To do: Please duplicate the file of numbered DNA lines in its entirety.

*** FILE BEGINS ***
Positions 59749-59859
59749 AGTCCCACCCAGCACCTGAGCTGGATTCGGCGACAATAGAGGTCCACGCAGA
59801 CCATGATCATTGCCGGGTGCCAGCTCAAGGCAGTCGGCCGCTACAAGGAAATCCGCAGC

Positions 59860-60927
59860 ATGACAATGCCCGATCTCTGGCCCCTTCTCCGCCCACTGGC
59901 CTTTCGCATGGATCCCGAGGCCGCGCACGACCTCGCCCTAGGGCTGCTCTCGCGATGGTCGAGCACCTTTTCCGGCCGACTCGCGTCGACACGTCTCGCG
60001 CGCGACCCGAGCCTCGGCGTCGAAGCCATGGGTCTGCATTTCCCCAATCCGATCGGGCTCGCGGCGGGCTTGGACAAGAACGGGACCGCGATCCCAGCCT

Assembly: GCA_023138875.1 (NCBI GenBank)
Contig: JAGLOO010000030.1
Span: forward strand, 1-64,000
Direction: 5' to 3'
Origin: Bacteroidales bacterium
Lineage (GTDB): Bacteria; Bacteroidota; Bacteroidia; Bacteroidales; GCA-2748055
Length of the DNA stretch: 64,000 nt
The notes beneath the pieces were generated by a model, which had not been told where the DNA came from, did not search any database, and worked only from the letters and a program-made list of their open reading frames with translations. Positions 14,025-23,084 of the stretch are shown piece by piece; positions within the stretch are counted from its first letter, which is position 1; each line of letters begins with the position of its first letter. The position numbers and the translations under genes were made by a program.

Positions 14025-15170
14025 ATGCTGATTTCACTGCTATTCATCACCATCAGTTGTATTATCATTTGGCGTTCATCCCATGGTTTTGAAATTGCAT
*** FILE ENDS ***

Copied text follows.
Positions 59749-59859
59749 AGTCCCACCCAGCACCTGAGCTGGATTCGGCGACAATAGAGGTCCACGCAGA
59801 CCATGATCATTGCCGGGTGCCAGCTCAAGGCAGTCGGCCGCTACAAGGAAATCCGCAGC

Positions 59860-60927
59860 ATGACAATGCCCGATCTCTGGCCCCTTCTCCGCCCACTGGC
59901 CTTTCGCATGGATCCCGAGGCCGCGCACGACCTCGCCCTAGGGCTGCTCTCGCGATGGTCGAGCACCTTTTCCGGCCGACTCGCGTCGACACGTCTCGCG
60001 CGCGACCCGAGCCTCGGCGTCGAAGCCATGGGTCTGCATTTCCCCAATCCGATCGGGCTCGCGGCGGGCTTGGACAAGAACGGGACCGCGATCCCAGCCT

Assembly: GCA_023138875.1 (NCBI GenBank)
Contig: JAGLOO010000030.1
Span: forward strand, 1-64,000
Direction: 5' to 3'
Origin: Bacteroidales bacterium
Lineage (GTDB): Bacteria; Bacteroidota; Bacteroidia; Bacteroidales; GCA-2748055
Length of the DNA stretch: 64,000 nt
The notes beneath the pieces were generated by a model, which had not been told where the DNA came from, did not search any database, and worked only from the letters and a program-made list of their open reading frames with translations. Positions 14,025-23,084 of the stretch are shown piece by piece; positions within the stretch are counted from its first letter, which is position 1; each line of letters begins with the position of its first letter. The position numbers and the translations under genes were made by a program.

Positions 14025-15170
14025 ATGCTGATTTCACTGCTATTCATCACCATCAGTTGTATTATCATTTGGCGTTCATCCCATGGTTTTGAAATTGCAT